Movie Review – No One Will Save You

Principal Cast : Kaitlyn Dever, Elizabeth Kaluev, Zack Duhame, Lauren L Murray, Geraldine Singer, Dane Rhodes, Daniel Rigamer, Dani Lynn Griffin.
Synopsis: An exiled anxiety-ridden homebody must battle an alien who’s found its way into her home.


Brian Duffield’s No One Will Save You is, as the kids say, an absolute banger. Part Shyamalan’s Signs, another part Jordan Peele’s Nope, and a complete U-turn from the likes of Tim Burton’s Mars Attacks, Duffield’s alien-invasion thriller mixes horror, supernatural and extra-terrestrial in one hell of a skin-prickling screen outing, showcasing not just the director’s flair for visual storytelling in a film with minimal dialogue, but lead actress Kaitlyn Dever’s magnificent strength as a performer. The fact this film dropped on the Disney+ streaming platform on debut instead of making it to big screens globally is one of the frustrating things about this “content culture” studios are hammering us with, meaning the pop-culture longevity of the film will likely last about ten seconds in real-world time, but as an example of just how to make a modern-day silent movie, this is it.

Dever plays Brynn Collins, a young woman ostracised by the townsfolk of her small rural community and shunned by even her family for some hitherto unseen past transgression. Things take a turn for the worse, however, when her home and neighbours become the victims of what appears to be a global alien invasion, complete with sky beams, gravity-defying tractor beams and skittering, chattering alien beings of unfathomable power. As she tries to survive against improbably odds, Brynn is forced to confront her past, a traumatic and life-altering event causing her to be abandoned by those closest to her.

No One Will Save You is exactly the kind of fever-dream horror-fest Agent Fox Mulder was terrified of. A global assault by an all-powerful force destined to subvert humanity as the dominant species on the planet. Where Spielberg has War Of The Worlds and its post-9/11 iconography, or Independence Day blew major cities to hell and back before Randy Quaid saved the day, or Christopher Walken ticked his anal probe bucket list item as “done” in Communion, the rapey little green (or in the case of this film, big grey) men have always found a manifestation in Hollywood’s ongoing fascination with conspiracy and mythology. Brian Duffield doesn’t reinvent the mythos of the bug-eyed aliens people wear on T-shirts, but he makes them a hell of a lot more terrifying than they’ve been in recent times.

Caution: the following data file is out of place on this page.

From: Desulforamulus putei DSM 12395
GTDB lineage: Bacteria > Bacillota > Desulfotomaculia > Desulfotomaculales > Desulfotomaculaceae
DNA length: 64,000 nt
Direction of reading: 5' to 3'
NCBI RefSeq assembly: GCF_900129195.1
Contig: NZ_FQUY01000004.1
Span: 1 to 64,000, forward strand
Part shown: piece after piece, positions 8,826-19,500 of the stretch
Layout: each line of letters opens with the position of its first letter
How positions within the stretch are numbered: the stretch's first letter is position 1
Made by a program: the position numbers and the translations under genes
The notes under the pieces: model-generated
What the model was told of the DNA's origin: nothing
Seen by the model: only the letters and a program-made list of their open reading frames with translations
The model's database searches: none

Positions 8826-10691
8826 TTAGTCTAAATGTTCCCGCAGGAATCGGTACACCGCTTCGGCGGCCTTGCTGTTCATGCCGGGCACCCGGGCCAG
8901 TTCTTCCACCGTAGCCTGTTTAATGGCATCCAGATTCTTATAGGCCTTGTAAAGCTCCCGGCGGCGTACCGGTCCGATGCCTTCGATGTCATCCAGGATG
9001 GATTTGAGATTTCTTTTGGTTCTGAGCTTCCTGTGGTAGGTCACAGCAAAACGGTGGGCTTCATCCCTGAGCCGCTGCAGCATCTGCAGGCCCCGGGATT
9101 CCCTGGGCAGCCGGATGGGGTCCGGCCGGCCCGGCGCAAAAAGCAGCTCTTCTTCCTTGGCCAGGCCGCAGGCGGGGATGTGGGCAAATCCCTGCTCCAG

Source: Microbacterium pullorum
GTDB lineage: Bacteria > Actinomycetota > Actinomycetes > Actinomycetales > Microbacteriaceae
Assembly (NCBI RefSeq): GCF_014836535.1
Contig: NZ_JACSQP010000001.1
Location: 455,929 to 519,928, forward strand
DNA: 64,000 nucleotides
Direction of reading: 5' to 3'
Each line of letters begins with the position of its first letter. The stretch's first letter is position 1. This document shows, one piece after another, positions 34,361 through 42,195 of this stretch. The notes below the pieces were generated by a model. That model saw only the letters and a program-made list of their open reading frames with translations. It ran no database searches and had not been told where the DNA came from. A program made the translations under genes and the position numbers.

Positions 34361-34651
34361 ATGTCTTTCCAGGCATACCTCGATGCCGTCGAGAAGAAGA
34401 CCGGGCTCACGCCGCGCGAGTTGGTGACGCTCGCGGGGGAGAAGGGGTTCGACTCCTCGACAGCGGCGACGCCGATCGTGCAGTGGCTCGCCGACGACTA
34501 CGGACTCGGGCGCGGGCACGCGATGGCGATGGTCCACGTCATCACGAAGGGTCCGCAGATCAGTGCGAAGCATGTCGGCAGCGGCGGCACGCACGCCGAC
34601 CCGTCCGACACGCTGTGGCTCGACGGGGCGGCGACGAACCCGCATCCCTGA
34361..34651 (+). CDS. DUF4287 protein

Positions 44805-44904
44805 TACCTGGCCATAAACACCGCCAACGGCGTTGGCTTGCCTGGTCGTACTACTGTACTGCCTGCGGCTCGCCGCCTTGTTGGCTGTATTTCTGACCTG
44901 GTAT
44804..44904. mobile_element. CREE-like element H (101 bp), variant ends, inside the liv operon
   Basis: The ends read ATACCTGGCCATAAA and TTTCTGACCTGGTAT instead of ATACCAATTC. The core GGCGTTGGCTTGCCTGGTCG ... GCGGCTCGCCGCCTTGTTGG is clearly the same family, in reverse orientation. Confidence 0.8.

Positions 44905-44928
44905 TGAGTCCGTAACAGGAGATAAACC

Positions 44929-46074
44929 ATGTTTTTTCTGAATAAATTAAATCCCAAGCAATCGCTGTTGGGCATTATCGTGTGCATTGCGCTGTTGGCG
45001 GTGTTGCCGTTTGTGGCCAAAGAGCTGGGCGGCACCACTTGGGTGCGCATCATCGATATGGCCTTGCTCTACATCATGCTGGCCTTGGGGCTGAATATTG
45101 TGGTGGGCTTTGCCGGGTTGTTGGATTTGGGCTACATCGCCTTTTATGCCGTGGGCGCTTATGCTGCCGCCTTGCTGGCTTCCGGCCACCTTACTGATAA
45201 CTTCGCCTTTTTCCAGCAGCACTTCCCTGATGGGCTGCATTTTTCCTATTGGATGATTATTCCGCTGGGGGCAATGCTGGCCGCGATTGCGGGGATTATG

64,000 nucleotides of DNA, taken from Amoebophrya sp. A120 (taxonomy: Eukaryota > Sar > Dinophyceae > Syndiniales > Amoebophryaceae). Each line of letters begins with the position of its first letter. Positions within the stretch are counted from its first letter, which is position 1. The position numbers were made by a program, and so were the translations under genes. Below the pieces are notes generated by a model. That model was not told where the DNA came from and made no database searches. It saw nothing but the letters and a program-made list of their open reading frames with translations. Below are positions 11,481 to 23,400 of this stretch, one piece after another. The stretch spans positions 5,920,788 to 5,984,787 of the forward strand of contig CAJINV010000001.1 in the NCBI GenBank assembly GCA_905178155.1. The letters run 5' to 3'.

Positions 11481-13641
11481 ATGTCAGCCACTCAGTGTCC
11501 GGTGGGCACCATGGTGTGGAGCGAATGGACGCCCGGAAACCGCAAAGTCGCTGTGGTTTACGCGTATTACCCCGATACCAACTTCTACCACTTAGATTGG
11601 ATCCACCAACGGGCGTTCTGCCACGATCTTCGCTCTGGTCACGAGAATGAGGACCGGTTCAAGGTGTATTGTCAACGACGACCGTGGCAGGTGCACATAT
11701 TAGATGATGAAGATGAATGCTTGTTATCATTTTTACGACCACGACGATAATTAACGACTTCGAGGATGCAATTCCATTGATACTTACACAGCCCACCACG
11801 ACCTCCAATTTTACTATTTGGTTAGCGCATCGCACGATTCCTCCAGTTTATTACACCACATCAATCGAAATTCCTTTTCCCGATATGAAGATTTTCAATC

His film plays a lot like a silent movie; there’s almost no human dialogue spoken save some minor incidental work and a repeated song sung via a record player in Brynn’s home, with the predominant focus of the thunderous audio mix being either heightened creaks, groans and cracks of the central wood-structure setting, powerful alien chittering and howling once the invasion proper begins, and Joseph Trapanese’s brilliant score. Without dialogue to speak of the film plays superbly well as an experience in careful character, blistering alien attacks, and clever re-interpretation of alien lore shifted slightly to the more modern. This is a film that defines the “show, don’t tell” methodology so well it’ll become a how-to guide for future filmmakers. The themes built into the story are engaging no matter your background, with lead actress Kaitlyn Dever delivering one of the more moving and evocative Final Girl performances in quite some time. That she never utters a word of English and still captivates, taking the viewer on a journey of pure emotion, and succeeds, is testament to her skill as an actress.